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Second Birth

Her daughter screamed...

By Leah DeweyPublished 3 years ago 3 min read
Second Birth
Photo by Catherine Hughes on Unsplash

The snow was still falling as she carefully walked towards the broken water bridge. It was so cold her tears hardly had time to form before freezing onto her face. With each step she could feel her heart blackening just a little bit but she forced herself to press onward.

When she reached the bridge, she did her best to inconspicuously glance around the small park to make sure no one noticed her slip down under the bridge. Once hidden behind the rotting wood planks she loosened her clutch on the wrapped child in her arms.

She looked hard at the baby, this baby she had wanted so badly. She had prayed and cried for so long. But this hadn’t been what she wanted: a child suffering from disease and physical deformity. She told herself that this was for the best for the baby: that she was saving him from a life of abuse and degrading attention. But she knew deep down, this was for her because she didn’t want to have to deal with all the suffering that would come from such a child and the tears fell harder down her swollen face.

“I’m so sorry, Luke. Mommy is so sorry. But this isn’t the life I wanted for you. This isn’t the life I wanted for me. Things are better this way,” she whispered to the child still asleep in her arms. She wrapped the blanket up over his face, just a little too tightly and laid him down in the snow. Her tears had turned to almost hysterics now as she started shoveling the snow on top of him. She prayed that the weather and elements would take him over so no one would know, come spring time, what she had done.

* * *

As June came around, she sat in the bathroom once again, waiting for the results of the pregnancy test. Her heart hadn’t fully recovered from the death of her first child or the lies she told to cover it up afterwards. Tears of mixed emotions flooded down her face as the anxiety swelled up in her.

When she flipped the stick she felt both joy and fear to realize she was indeed expecting another baby.

She opened the door to finally let in her husband and did her best to only express the joy she felt.

* * *

As the years past and her baby girl grew up, the woman finally let her worry and fears fade. She finally let her troubling past slip from the forefront of her mind into just a painful memory.

The winter air blew cold around her and her daughter as they walked carefully through the park. The woman tightened up her jacket a little bit and then turned to do the same for her daughter.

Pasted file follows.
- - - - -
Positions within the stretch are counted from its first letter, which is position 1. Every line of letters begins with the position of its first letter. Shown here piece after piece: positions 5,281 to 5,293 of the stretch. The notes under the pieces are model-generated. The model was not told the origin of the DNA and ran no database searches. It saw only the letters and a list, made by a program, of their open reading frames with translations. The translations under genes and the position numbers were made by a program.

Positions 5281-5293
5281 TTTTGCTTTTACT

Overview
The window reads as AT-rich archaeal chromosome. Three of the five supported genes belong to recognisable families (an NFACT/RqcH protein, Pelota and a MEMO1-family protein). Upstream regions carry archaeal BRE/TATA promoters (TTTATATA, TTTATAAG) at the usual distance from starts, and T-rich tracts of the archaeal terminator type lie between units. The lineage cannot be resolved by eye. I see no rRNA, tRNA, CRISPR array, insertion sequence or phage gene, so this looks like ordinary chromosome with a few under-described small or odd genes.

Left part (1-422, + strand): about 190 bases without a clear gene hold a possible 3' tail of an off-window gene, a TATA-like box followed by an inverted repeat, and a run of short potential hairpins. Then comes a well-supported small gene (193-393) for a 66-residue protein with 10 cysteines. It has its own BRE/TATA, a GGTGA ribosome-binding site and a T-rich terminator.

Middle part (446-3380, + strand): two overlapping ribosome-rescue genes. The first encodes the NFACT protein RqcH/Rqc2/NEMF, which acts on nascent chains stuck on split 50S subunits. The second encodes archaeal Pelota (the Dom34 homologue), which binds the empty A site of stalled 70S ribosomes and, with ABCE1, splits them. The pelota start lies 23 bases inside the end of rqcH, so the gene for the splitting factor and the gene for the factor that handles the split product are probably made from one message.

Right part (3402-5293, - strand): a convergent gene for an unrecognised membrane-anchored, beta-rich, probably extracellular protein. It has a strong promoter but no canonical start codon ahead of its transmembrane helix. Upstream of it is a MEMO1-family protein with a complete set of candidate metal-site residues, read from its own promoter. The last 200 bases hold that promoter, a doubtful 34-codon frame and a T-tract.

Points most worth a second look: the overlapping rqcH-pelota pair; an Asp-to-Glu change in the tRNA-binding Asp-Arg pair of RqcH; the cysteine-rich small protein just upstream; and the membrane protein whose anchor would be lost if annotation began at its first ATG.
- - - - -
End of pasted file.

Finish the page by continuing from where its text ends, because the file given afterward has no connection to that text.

Before she had time to redirect herself she found the bridge in front of her once again. That haunted bridge that brought up the black mark on her heart. She did her best to hide her tears from her daughter.

Slowly and somewhat begrudgingly, they walked towards the bridge to cross. She had planned on simply crossing as fast as she could and then continuing to do as she had done for years and put this memory behind her. But as they approached the bridge the little girl started to scream and cry. She pulled against her mother’s hand and refused to step over the bridge.

“Sweetheart, what’s wrong? What’s going on?” The mother asked crouching down to hold her daughter’s cheeks in her gloved hands. The hot air blew out quickly from her daughter’s screams and ragged breath.

“Please Mommy, I love you. Don’t you love me? I don’t want to die!” The little girl screamed.

“What are you talking about? Of course I love you. Why would you think you are going to die?” The mother started slightly petting the girls hair but the little girl was trying to pull away and run back away from the bridge.

“I love you Mommy, don’t kill me again. I don’t want to die under the bridge again,” the little girl screamed and a fear rose so deep in the mother she had no words.


About the Creator

Leah Dewey

Hello. Welcome to my page. I have been writing for over ten years & have been published in several different formats including magazine articles, poems & full length novels. I have a BA in English Literature & a Masters in Psychology.

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